As I will be completing my nine-and-half year term with the UNU-IAS at the end of this month, I like to take the opportunity to express my gratitude to all friends, colleagues and residents of Ishikawa Prefecture for making my research journey in Noto such a rewarding experience of lifetime.
I recall my first visit to the Noto Peninsula. It was the summer of 2011, and “Noto’s Satoyama and Satoumi” was just designated as one of Japan’s first Globally Important Agricultural Heritage Systems (GIAHS). I was serving an internship with UNU-IAS OUK then, taking my summer holidays off from my master’s studies at the University of Tokyo. I was intrigued by the proximity of satoyama and satoumi, and enchanted by its rustic scenery, fascinating architecture, and beautiful crafts. Needless to say, the great food and warm hospitality also instantly captured my heart.
Never did I imagine at that time that I would have the honor and opportunity to make Noto my research field. After my graduation, I joined the UNU-IAS Tokyo office in 2012 to work with the research team to promote GIAHS in Japan and have technically assisted with the applications of every Japan GIAHS designation ever since. Building on my experience working with GIAHS in Japan and overseas, from 2013, I also started working closely with our UNU-IAS OUIK colleagues in Kanazawa to find policy research relevant and contributes to the lives and livelihoods of the people in Noto. Residing and based in Tokyo, I have to be honest that I was not sure what I could do for Noto, or if my understanding of Noto would be superficial. But on every opportunity of my visit to Noto, I made my best effort to learn, remembering every sight I saw and every story shared with me. I drove around Noto sometimes, but I also took the local buses to navigate around just to remember places and their names. Every step of my research journey here, farmers, fishers, ryokan owners, residents and Noto people from all walks of life have been so generous to share their candid views and imparted their knowledge to a foreign researcher like myself.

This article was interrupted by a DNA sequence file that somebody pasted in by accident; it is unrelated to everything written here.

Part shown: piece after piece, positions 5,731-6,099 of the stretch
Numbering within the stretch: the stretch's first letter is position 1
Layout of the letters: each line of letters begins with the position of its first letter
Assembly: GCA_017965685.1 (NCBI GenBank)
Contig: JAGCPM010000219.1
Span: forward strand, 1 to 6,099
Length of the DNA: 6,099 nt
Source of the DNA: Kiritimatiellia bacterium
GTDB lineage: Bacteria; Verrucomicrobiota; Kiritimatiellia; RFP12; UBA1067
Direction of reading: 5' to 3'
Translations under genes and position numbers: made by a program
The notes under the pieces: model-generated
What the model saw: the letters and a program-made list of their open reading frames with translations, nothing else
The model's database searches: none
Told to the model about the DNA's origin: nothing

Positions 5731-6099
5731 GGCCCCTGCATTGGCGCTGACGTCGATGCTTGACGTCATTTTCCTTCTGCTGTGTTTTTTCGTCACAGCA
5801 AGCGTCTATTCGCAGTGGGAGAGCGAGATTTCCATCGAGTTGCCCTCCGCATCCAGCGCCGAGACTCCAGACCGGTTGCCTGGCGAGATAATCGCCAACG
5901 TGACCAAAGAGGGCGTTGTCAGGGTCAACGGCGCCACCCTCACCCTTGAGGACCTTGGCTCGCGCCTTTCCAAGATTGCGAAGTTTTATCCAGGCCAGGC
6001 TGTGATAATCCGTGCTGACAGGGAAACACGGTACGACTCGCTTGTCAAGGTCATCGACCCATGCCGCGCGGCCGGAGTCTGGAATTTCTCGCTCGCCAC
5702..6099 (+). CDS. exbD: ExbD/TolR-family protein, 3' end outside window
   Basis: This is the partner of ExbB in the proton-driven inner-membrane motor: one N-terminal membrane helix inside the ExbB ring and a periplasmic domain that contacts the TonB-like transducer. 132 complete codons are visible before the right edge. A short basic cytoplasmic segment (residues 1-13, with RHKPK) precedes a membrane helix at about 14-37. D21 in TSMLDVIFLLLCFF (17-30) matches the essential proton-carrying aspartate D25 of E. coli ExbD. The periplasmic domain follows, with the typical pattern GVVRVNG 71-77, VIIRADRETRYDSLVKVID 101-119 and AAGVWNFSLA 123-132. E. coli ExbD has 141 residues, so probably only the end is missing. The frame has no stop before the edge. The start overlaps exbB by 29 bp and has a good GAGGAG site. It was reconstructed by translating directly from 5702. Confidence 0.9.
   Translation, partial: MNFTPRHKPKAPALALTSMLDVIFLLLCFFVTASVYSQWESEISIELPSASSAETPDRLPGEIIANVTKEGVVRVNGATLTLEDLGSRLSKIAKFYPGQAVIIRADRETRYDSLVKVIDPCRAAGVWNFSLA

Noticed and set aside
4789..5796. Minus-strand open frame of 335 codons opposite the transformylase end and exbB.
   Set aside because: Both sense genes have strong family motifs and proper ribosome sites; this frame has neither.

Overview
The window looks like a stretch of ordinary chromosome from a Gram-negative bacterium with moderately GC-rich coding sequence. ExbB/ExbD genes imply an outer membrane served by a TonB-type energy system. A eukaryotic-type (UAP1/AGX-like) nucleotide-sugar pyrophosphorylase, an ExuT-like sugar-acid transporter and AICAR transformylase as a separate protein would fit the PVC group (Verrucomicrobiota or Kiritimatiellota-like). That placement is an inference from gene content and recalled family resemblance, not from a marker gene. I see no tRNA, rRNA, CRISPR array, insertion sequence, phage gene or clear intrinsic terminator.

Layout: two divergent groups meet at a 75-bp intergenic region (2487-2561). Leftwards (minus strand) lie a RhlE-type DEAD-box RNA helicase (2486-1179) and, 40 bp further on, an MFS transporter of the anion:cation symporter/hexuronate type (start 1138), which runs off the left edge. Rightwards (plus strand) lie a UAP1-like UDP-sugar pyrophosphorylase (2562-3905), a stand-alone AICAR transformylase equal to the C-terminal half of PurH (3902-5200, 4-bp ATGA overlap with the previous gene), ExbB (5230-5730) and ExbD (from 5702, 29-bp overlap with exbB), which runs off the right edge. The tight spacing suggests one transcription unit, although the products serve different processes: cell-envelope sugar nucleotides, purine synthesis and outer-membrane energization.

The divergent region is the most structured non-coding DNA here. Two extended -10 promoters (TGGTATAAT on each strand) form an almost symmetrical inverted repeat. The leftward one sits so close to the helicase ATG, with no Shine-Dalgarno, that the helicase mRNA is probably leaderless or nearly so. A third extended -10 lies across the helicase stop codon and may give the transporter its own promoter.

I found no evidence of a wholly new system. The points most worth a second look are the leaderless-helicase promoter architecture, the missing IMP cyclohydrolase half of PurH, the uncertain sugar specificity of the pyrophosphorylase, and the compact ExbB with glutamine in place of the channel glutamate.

Touched by their kindness and impressed with what I have learned, I wanted more people to know about this rich knowledge and stories of Noto. I then initiated the OUIK’s “Noto Satoumi Movement” in 2015 because many people in Noto have told me that while more efforts to conserve satoyama have increased after the GIAHS designation of “Noto’s Satoyama and Satoumi”, most people did not know how they can contribute to conserving satoumi. A series of “Noto Satoumi Seminar” was conducted in Nanao city, Anamizu town, Suzu city, Noto town, Hakui city and Wajima city from 2015 to 2017, exploring a range of themes relating to Satoumi with national experts and local stakeholders. We explored topics from seaweed, traditional fisheries, shellfish, satokawa, blue tourism to ama women diver. Yet, these seminars just barely touched the surface and have yet to unravel the richness and diversity of Noto’s remarkable satoumi.
From 2018 the Movement focused on outreach efforts beyond Ishikawa Prefecture and Japan. From 2020 to 2021, despite the COVID-19 pandemic, a new series of Noto Satoumi Webinars exploring the linkages between Noto’s satoumi and SDG 14 “Life below water” was organized. I genuinely thank all experts, speakers, and stakeholders who had helped us with this Movement. I am proud to say that now many researchers in Japan and overseas are starting to relate “satoumi” with the Noto region, and I hope this interest continues to thrive.
Researchers like me will have nothing to tell if no one shares their knowledge and experience with us. I am truly grateful to be blessed with the kindness I received over the years in Noto and Ishikawa Prefecture. Thank you for allowing me to contribute to your GIAHS even as a foreigner residing outside Ishikawa Prefecture. Noto will always have a very special place in my heart and will always be a lifetime supporter of Noto’s GIAHS. Thank you for letting me experience the true meaning of “能登はやさしや土までも”. I thank you from the bottom of my heart.